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allowed answer appears authority become believe better bill bishops body called carried Catholic cause character church civil clergy common consider course danger death doubt duty effect England English established evil existence fact feelings friends give given greater hands happiness hope human importance improvement increase interest Ireland Irish judge justice king labour land learned less live London look Lord manner master means measure ment mind nature necessary never object observed opinion passed period persons political poor possible practice present principle prisoner produce Protestant punishment question reason received religion religious respect seems sense society spirit suppose sure taken thing tion turn whole wish
Page 93 - And now behold I go bound in the spirit unto Jerusalem, not knowing the things that shall befall me there ; save that the Holy Ghost witnesseth in every city, saying that bonds and afflictions abide me. But none of these things move me, neither count I my life dear unto myself, so that I might finish my course with joy, and the ministry which I have received of the Lord Jesus to testify the Gospel of the grace of God.
Page 179 - The condition of man, after the fall of Adam, is such, that he cannot turn and prepare himself, by his own natural strength and good works, to faith, and calling upon God : wherefore we have no power to do good works pleasant and acceptable to God, without the grace of God by Christ preventing us, that we may have a good will, and working with us, when we have that good will.
Page 179 - PREDESTINATION to Life is the everlasting purpose of God, whereby (before the foundations of the world were laid) he hath constantly decreed by his counsel secret to us, to deliver from curse and damnation those whom he hath chosen in Christ out of mankind, and to bring them by Christ to everlasting salvation, as vessels made to honour.
Page 93 - But Peter and John answered and said unto them; Whether it be right in the sight of God to hearken unto you more than unto God, judge ye. For we cannot but speak the things which we have seen and heard.
Page 319 - If we look to what the waters produce, shoals of the fry of fish frequent the margins of rivers, of lakes, and of the sea itself. These are so happy, that they know not what to do with themselves. Their attitudes, their vivacity, their leaps out of the water, their frolics in it (which I have noticed a thousand times with equal attention and amusement), all conduce to show their excess of spirits, and are simply the effects of that excess.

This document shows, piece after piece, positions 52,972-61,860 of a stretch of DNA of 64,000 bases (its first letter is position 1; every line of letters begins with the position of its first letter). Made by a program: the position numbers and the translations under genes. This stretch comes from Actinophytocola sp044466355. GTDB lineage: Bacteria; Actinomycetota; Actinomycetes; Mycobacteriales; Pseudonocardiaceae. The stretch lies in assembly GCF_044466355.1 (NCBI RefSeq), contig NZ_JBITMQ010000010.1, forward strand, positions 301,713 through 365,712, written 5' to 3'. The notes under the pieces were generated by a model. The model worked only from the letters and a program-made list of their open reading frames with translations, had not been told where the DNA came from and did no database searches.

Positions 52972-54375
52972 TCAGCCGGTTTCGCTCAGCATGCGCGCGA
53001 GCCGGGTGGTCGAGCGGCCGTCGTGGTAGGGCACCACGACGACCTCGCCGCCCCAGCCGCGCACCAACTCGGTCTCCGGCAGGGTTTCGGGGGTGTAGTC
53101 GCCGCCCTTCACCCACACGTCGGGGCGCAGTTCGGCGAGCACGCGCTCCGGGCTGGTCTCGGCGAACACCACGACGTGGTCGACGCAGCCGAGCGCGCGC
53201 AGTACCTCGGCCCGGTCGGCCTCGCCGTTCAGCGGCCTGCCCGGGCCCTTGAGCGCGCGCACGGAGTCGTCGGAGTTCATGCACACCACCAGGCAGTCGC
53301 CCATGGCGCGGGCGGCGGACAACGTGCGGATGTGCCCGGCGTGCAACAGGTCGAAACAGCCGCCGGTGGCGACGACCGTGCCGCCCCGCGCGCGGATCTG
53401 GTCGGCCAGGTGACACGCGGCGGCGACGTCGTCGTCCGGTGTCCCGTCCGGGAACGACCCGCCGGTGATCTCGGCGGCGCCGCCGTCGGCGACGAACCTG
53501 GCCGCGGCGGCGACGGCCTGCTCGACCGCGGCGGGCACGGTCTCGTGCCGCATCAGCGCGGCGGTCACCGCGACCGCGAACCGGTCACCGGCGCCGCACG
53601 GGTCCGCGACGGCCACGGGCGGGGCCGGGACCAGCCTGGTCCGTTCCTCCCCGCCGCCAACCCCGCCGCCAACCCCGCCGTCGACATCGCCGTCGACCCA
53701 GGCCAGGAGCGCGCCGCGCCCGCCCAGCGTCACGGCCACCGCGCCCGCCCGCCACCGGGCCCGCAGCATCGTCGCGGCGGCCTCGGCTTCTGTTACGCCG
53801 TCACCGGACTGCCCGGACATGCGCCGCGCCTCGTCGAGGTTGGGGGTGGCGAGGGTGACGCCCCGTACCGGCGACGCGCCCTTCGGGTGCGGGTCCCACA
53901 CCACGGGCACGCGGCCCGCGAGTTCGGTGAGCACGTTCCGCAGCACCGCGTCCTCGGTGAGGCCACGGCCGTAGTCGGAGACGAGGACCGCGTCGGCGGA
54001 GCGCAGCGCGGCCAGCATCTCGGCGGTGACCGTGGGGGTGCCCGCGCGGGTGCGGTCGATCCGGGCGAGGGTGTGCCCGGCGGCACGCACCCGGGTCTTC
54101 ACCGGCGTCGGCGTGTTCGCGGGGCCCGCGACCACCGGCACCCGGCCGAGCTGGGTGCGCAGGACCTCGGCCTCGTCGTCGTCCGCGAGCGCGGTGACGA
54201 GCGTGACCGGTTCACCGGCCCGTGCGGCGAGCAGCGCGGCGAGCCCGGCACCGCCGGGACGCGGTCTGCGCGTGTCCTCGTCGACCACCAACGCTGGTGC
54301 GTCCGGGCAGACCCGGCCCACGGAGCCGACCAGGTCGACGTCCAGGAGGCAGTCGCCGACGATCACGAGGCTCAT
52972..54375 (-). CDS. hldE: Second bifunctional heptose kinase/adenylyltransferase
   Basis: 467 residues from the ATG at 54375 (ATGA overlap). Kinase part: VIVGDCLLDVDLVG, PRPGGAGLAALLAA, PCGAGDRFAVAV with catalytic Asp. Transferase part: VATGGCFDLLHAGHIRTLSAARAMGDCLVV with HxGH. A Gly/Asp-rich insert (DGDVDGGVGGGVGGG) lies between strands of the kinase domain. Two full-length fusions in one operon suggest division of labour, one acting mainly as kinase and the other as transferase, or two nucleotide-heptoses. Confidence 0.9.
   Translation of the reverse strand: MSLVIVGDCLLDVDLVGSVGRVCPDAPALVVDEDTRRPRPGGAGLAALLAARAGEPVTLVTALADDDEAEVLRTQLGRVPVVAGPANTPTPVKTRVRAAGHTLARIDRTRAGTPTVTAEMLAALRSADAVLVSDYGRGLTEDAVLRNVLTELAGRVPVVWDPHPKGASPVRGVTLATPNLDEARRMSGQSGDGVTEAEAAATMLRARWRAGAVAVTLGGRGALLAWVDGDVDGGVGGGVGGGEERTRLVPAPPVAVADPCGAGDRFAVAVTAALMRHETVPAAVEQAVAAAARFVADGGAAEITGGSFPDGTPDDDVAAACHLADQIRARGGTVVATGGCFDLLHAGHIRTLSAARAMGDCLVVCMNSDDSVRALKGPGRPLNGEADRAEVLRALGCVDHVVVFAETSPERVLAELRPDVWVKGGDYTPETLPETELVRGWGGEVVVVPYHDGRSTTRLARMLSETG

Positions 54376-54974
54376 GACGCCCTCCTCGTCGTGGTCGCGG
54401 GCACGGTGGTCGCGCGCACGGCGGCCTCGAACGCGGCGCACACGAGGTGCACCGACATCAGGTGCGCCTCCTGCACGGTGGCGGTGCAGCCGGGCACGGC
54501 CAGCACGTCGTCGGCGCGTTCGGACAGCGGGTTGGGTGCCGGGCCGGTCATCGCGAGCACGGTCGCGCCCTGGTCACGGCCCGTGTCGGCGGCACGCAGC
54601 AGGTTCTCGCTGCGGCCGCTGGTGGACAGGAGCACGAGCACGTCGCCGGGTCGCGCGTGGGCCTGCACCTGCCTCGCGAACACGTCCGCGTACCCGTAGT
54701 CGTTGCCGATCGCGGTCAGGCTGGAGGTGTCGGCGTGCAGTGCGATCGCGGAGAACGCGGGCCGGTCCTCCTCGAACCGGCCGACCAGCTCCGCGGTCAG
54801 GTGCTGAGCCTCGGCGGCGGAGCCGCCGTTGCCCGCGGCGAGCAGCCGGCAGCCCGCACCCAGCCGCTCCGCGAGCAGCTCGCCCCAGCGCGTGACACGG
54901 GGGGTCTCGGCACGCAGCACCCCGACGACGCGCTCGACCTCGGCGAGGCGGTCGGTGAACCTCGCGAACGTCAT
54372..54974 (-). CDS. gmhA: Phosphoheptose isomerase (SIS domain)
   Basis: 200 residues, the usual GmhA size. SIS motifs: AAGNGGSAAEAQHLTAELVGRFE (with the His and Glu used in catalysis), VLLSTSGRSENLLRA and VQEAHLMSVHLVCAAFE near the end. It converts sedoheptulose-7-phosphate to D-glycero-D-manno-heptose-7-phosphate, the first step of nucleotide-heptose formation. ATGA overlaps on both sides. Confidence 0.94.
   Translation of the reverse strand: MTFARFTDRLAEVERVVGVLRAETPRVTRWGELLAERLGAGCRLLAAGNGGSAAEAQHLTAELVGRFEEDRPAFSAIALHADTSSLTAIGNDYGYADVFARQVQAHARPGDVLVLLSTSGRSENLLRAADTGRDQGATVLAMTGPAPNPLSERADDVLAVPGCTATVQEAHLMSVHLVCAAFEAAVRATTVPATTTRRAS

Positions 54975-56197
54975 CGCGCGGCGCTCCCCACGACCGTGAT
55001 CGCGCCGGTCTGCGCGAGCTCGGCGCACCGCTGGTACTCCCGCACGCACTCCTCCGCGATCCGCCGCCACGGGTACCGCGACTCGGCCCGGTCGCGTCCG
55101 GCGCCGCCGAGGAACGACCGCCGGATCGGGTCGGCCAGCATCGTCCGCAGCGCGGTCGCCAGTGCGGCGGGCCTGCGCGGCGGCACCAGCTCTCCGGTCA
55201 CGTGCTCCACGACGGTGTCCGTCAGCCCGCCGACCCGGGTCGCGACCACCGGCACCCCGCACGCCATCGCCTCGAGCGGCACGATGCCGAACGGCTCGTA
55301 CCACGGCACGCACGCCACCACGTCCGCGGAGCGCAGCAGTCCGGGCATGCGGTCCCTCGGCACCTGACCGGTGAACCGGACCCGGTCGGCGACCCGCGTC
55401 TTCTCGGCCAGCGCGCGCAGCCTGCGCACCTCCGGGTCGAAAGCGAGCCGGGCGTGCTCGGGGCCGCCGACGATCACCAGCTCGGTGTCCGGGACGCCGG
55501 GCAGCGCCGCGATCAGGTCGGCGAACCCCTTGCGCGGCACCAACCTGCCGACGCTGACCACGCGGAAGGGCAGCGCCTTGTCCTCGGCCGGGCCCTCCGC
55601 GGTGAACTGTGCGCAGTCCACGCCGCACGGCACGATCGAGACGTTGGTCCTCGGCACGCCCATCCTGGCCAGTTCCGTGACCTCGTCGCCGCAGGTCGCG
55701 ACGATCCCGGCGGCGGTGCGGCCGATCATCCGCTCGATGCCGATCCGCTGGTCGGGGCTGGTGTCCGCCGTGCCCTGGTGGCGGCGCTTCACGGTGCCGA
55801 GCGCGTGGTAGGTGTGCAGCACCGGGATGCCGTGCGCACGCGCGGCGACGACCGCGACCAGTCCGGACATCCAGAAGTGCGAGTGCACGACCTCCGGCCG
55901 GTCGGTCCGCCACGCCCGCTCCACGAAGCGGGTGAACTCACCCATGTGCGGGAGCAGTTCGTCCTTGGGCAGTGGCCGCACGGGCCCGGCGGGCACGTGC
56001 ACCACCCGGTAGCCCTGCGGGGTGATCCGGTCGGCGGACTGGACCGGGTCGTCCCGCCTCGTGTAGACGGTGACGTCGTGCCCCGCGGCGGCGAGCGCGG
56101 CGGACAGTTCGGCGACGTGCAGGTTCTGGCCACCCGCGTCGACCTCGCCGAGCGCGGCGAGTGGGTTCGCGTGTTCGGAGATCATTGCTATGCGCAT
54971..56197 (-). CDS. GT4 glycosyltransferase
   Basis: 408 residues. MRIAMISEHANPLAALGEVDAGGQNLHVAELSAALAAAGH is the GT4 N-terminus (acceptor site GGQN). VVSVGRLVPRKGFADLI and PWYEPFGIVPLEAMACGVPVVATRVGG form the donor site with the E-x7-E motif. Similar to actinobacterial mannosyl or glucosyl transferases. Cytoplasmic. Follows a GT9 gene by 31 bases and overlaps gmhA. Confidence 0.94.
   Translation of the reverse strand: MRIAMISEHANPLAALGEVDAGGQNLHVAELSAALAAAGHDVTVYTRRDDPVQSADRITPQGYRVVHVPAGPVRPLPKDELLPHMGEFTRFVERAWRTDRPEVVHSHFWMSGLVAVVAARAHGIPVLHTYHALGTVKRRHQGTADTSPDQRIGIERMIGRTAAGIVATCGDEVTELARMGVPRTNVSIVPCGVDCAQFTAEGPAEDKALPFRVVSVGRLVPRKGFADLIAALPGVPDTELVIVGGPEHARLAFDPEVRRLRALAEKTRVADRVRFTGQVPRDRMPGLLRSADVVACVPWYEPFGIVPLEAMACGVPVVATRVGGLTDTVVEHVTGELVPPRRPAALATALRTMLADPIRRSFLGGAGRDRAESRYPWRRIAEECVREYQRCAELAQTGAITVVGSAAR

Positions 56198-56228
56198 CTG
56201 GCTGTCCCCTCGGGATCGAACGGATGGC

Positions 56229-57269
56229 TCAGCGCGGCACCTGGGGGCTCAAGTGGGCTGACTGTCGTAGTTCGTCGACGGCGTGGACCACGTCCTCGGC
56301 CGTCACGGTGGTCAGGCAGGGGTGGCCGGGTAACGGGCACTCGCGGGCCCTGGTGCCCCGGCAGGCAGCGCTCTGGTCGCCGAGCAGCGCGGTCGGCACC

Page 141 - In the four quarters of the globe, who reads an American book ? or goes to an American play ? or looks at an American picture or statue?
Page 63 - ... as are consistent with the laws of Ireland; or as they did enjoy in the reign of King Charles II.; and their Majesties, as soon as their affairs will permit them to summon a Parliament in this kingdom, will endeavour to procure the said Roman Catholics such further security in that particular as may preserve them from any disturbance upon the account of their said religion.
Page 431 - I believe, that no act in itself unjust, immoral, or wicked, can ever be justified or excused by, or under pretence or colour, that it was done either for the good of the church, or in obedience to any ecclesiastical power whatsoever.
Page 113 - The whole commerce between master and slave is a perpetual exercise of the most boisterous passions, the most unremitting despotism on the one part, and degrading submissions on the other.
Page 113 - The parent storms, the child looks on, catches the lineaments of wrath, puts on the same airs in the circle of smaller slaves, gives a loose to the worst of passions, and thus nursed, educated, and daily exercised in tyranny, cannot but be stamped by it with odious peculiarities.